Cheers and jeers

Cheers — to Oregon Department of Transportation maintenance specialist Doyle Summers, whose sharp eyes spotted sunlight glinting off a car bumper down a steep slope off Old Highway 99 Tuesday morning, leading to the rescue of injured motorist Lois Evelyn Hamilton, whose car left the road and tumbled down the bank. Rescuers extricated her from the vehicle and took her to Providence Medford Medical Center. If Summers had not happened to be working on the remote stretch of highway at the right time, the outcome could have been tragic.

Jeers — to anonymous threats against an employee of the environmental organization KS Wild and his wife. The threats began with a flier posted at the Roseburg Gold Show Jan. 31 and Feb. 1. The flier, which listed the employee's address and phone number, also appeared on social media sites on the Internet and in an Applegate Valley store. Commenters using anonymous handles on social media left posts referring to "open season," suggesting the employee should leave the area and saying "eco-wacs" and politicians should be "shot on sight."

KS Wild and other groups support restricting logging, suction dredge gold mining and other resource-dependent industries in the name of conservation, and resentment toward the organization is understandable. But threats of physical violence are completely unacceptable.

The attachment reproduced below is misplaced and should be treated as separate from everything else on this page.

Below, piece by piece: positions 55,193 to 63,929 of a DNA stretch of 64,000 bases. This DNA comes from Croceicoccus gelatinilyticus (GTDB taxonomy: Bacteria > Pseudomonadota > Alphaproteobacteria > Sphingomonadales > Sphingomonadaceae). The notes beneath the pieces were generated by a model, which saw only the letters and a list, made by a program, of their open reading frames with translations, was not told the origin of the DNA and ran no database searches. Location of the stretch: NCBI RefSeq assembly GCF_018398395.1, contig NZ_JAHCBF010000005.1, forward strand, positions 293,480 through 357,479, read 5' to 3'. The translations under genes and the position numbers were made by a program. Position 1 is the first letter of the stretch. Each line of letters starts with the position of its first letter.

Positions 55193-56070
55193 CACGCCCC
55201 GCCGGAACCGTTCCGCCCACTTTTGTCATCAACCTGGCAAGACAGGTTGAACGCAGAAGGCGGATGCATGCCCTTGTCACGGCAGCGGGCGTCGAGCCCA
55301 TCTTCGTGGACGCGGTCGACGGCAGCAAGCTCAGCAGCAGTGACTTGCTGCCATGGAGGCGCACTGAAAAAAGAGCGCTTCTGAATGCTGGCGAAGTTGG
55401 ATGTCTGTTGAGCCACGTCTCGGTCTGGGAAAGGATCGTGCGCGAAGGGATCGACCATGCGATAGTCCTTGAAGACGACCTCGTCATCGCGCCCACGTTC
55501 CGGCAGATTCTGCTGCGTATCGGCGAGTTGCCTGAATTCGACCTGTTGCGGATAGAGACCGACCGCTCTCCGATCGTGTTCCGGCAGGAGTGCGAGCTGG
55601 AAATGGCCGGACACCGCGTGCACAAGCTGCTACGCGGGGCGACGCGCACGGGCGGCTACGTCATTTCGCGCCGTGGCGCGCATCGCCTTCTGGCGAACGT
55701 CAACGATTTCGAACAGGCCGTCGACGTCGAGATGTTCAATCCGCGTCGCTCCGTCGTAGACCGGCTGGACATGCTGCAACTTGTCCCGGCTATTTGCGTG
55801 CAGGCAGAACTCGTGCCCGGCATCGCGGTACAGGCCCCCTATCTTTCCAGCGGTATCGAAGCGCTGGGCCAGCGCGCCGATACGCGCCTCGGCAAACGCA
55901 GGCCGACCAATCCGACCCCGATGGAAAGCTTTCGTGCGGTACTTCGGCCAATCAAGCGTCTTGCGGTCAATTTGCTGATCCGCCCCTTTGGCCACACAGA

Cheers — to the Medford Police Advisory Committee for making the right call and rejecting breed-specific language in any ordinance aimed at dangerous dogs. Concern has been raised over dog attacks, and pit bull-type breeds have been involved in some cases. But dog experts point out that any breed of dog can be dangerous if not properly trained and socialized, and singling out one or more breeds as more dangerous than others is unfair. Dog attacks are a problem, and owners of dangerous dogs should be held responsible, but an ordinance should focus on behavior, not breed.

Cheers — to the news that federal drug authorities finally will allow long-delayed scientific research into medical uses of marijuana after years of obstruction. A University of Arizona medical school researcher wants to find out whether marijuana can help veterans suffering from post-traumatic stress — a study sanctioned long ago by the Food and Drug Administration. But federal rules say all marijuana used in such research can come only from a single government-run farm in Mississippi, which has been hostile to any proposals that might show beneficial uses of the drug.

Federal prohibition of marijuana use is increasingly being flouted by state laws legalizing medical marijuana, and federal resistance to well-designed scientific study is not only unjustifiable, it prevents patients from receiving accurate information. Supporters of medical marijuana make many claims for its effectiveness, but evaluating those claims is impossible without solid research.

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